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Leaf blowers, again

leaf%20blow%201Yesterday, while riding my bike, I saw two people dealing with fall leaves. The first was a middle aged man in Mountain View, blowing madly away at leaves in his driveway, blowing them out into the street with a noisy gasoline-driven blower. I suppose then the neighbors will blow them back the next day.

The second person was a middle aged woman in Palo Alto, which prohibits gas blowers; she was suctioning up the leaves with an electric shop vacuum, rolling along on casters, to put them in her recycling bin.

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Hail cannons, lightning rods, elephant repellents, and Texas schools

hail cannon

“What’s the white powder you put on your lawn every week, neighbor?”
“Elephant repellent…works pretty well, doesn’t it?”

I just heard about the hail cannon… a 20-foot tube/sound chamber that makes a huge bang every four seconds, supposedly disrupting hail formation in the sky above. Costs 50,000 bucks…and of course you need a radar system to detect suspicious clouds, and additional cannons every 750 feet or so, and a computer system to control it all, plus the expendables, maintenance, etc…
hail-cannon old
These monstrosities were invented a couple hundred years ago, and are better suited to defending castles a la Monty Python than to preventing hail…there is no scientific basis for them, and no proof that they do anything but enrich those who manufacture and market them. Billy Mays wouldn’t even have touched them. Yet there is an active and even thriving hail cannon industry, in the US and abroad.

A comment:
Anti-science forces in our society, paid for by large multinational corporations interested in preserving profits, have succeeded in slowing our response to tobacco toxicity and global warming/climate change. Smaller business ventures (and politicians and religions) have also traded on ignorance, fear, superstition, and the psychology of uncommon events to “sell” us costly, irrational and often dangerous “products” which supposedly “prevent” rare but calamitous events. The lightning rod immediately comes to mind: a simple yet costly device, somewhat dangerous to install and maintain, which is completely unnecessary for most homes, would likely not work anyway, and may even attract lightning. Yet, the “prudent” sucker purchaser can rightly claim that since the installation of this item, no lightning has struck his home, wrongly attributing that to the rods. In logic, post hoc, ergo propter hoc. If lightning does strike, inevitably some problem will be found with the installation or maintenance, excusing the failure, and reinforcing the need to “upgrade” to an even more expensive product. See Herman Melville, The Lightning Rod Man”:

“Of life-and-death use. But my workman was heedless. In fitting the rod at top to the steeple, he allowed a part of the metal to graze the tin sheeting. Hence the accident. Not my fault, but his.

The propagation of ignorance, as opposed to the dissemination of knowledge, is today a burgeoning activity and a profitable industry. At Stanford University, Prof. Robert Proctor has dubbed it “agnotology” and made it the subject of his research:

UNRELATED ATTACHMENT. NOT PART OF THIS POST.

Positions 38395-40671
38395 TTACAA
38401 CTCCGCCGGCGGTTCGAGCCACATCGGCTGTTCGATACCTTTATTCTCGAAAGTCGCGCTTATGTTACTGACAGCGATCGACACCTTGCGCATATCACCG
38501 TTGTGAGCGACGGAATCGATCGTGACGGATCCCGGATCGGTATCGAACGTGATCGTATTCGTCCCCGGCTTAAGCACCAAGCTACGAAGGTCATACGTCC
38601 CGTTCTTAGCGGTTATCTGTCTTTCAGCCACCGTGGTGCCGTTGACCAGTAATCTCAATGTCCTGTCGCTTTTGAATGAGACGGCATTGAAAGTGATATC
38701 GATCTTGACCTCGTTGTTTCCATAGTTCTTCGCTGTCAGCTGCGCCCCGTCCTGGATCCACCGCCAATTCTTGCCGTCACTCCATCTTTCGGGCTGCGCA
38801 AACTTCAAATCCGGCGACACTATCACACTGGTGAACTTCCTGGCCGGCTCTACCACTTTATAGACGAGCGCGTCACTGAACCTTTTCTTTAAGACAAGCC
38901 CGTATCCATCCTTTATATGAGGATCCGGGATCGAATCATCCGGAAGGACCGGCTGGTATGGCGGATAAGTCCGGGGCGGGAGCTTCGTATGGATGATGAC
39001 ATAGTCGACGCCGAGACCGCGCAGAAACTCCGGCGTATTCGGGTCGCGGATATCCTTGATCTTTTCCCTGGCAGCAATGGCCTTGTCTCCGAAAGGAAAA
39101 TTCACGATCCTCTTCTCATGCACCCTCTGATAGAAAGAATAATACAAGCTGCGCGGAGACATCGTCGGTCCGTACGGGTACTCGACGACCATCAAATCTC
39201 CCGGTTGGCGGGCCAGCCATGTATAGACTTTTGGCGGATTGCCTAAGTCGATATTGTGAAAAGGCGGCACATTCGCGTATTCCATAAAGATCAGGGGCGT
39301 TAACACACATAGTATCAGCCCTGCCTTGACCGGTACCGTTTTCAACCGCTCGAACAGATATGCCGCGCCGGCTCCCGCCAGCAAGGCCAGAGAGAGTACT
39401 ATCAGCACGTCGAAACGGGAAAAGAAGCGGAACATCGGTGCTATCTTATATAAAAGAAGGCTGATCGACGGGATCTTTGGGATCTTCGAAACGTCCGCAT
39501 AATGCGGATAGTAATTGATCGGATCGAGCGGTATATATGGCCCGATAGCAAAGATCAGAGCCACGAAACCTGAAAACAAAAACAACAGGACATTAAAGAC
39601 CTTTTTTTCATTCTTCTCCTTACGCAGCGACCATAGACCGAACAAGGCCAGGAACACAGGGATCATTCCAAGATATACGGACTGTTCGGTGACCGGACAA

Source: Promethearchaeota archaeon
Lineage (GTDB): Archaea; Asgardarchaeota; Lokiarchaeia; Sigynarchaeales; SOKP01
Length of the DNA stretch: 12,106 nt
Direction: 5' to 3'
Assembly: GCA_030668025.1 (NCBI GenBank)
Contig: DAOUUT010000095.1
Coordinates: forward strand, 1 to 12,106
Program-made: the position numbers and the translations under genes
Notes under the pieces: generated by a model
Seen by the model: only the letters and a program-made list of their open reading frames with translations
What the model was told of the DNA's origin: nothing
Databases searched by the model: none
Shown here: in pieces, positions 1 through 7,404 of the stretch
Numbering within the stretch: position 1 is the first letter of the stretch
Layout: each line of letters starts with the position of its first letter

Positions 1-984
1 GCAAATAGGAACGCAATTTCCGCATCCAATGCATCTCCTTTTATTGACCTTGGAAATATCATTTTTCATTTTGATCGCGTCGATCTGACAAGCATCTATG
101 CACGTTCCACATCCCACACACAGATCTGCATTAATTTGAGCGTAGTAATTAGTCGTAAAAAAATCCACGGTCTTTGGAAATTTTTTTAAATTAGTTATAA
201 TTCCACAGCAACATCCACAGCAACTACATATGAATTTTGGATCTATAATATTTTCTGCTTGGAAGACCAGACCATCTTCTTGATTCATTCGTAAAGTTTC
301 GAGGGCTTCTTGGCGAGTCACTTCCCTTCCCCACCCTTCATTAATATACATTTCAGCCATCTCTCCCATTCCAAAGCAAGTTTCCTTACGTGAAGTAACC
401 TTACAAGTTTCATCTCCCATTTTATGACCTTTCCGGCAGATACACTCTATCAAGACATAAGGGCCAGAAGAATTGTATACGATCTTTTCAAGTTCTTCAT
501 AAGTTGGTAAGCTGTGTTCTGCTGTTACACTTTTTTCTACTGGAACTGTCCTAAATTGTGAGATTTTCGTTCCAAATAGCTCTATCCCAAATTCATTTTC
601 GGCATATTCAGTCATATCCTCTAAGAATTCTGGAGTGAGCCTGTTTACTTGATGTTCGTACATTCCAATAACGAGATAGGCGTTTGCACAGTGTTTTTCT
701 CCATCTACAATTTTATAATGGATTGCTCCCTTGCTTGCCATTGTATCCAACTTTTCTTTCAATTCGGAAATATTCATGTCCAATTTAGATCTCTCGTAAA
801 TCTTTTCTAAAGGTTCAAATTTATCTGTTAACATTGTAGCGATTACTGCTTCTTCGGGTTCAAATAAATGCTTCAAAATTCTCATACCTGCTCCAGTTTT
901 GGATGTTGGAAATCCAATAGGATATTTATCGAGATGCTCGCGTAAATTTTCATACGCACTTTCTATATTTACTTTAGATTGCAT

A prime example of the deliberate production of ignorance cited by Proctor is the tobacco industry’s conspiracy to manufacture doubt about the cancer risks of tobacco use. Under the banner of science, the industry produced research about everything except tobacco hazards to exploit public uncertainty. Some of the root causes for culturally-induced ignorance are media neglect, corporate or governmental secrecy and suppression, document destruction, and myriad forms of inherent or avoidable culturopolitical selectivity, inattention, and forgetfulness.
link

failpunt
How do Texas schools fit in? it seems that Texas may allow their high school students to accumulate 4 credits in sports, out of the 26 required for graduation. This would be a 100% increase from the previous athletic allowance of 2 credits. Yeah, that should help.

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Deep water wind farms promise renewable energy for Pacific Coast

wind
Offshore wind power is a great renewable resource which is already being tapped successfully in relatively shallow water areas. Much of our population is near oceans, so these installations minimize transmission losses. The Pacific coast, however, becomes deeper much more quickly than other areas of the world, creating mooring problems for offshore wind installations, particularly if there are objections to the turbines being visible from shore.

Someday decades from now, California’s sprawling coastal cities could draw their power from floating windmills that bob on the sea like buoys, far from shore.

Their blades would spin over deep ocean water, turning in winds that are steadier and stronger than they are on land. Undersea cables would send their electricity to shore.

This kind of floating windmill has not yet been deployed en masse. But a model of one sits in the Berkeley office of Principle Power, one of several companies trying to tap the powerful winds at sea.

Principle has signed agreements with utilities to test its device, called the WindFloat, off the coasts of Oregon and Portugal. Three connected canisters filled with ballast water will support a wind turbine, with cables mooring the entire device to the seabed.

link

Great animation here.